To the Editors of The Crimson:
In his opinion piece in The Crimson (February 5), Kenneth Katz, citing a column in this month's Perspective, says that the anti-war movement hails the U.S. troops in the Middle East as heroes. He says that, on the contrary, "the soldier who participates in [the prosecution of an unjust war] certainly merits much less than the label of 'hero.'"
We agree that the label "hero" is inappropriate for the soldiers who are executing the U.S.'s unjust policy in the Middle East. Mr. Katz should not take the views of one Perspective writer as representative of the anti-war movement as a whole.
That the troops are not heroes does not imply that they are villains on a par with those who direct the war. Mr. Katz says that refusing to fight "may be a difficult decision, and the consequences may be severe. But with so many lives at stake, the choice--maybe a 'heroic' one--must be made by each and every soldier."
Perhaps Mr. Katz believes that if the war is immoral and "so many lives are at stake," it would be an appropriately "heroic" act for U.S. soldiers to mutiny at the front. Perhaps this is correct. But can we set this as our minimum standard of resistance, even if it is within the power of every soldier to resist in this way?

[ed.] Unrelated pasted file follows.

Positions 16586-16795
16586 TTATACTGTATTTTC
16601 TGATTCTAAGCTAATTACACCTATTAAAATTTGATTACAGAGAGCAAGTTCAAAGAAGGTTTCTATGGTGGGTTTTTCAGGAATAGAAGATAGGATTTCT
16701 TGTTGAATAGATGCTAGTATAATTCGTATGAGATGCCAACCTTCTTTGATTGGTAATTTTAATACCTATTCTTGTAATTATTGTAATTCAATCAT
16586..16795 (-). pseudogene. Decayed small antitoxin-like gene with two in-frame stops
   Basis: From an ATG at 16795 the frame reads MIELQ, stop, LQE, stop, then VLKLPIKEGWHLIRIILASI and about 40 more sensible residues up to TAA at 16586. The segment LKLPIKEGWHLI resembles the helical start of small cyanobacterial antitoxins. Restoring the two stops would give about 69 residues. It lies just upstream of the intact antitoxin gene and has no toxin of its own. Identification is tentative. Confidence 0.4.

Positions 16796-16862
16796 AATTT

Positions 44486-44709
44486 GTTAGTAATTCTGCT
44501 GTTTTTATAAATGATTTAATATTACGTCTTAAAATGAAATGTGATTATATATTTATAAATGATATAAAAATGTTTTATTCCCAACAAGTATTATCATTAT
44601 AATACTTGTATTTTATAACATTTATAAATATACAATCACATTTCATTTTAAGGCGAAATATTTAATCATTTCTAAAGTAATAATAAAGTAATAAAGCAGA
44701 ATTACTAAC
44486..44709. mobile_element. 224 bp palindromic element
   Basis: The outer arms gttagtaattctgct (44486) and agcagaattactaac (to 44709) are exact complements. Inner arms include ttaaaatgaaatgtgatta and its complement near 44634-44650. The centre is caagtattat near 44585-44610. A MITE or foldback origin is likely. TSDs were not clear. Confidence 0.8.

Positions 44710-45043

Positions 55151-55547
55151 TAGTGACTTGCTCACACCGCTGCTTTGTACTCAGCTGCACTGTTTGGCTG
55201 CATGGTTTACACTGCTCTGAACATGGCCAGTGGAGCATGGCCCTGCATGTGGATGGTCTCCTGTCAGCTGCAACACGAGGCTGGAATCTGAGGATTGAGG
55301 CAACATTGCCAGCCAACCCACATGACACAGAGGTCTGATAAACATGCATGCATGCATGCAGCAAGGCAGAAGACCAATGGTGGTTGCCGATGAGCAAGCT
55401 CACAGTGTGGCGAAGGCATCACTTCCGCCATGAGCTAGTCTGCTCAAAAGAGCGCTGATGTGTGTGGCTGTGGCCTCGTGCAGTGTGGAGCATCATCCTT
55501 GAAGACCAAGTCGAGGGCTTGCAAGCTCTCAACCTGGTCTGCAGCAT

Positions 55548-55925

Is every soldier who does not mutiny worthy of being reviled? Is every bystander who does not rush into a burning house to save innocent children guilty of their deaths? Of course not, precisely because it would require heroism to do so. It is elitist and untenable to take such a position, especially from the safe haven of Harvard University. How easy it must be to sit behind your Macintosh and write that people whose lives would be jeopardized by acting heroically must nevertheless act heroically to avoid being reviled as monsters.
We need to stop the war and make sure that others like it do not happen. To this end we do not revile soldiers, but try to convince them that they have been deliberately deceived by the state that rules them.
We hope that they, like the members of the Boston veterans group, the Smedley Butler Brigade, may stand as witnesses against the criminal government that put their lives in jeopardy for its unjust goals. Tom Garvey '92 Alejandro Reuss '92 Members of SAWME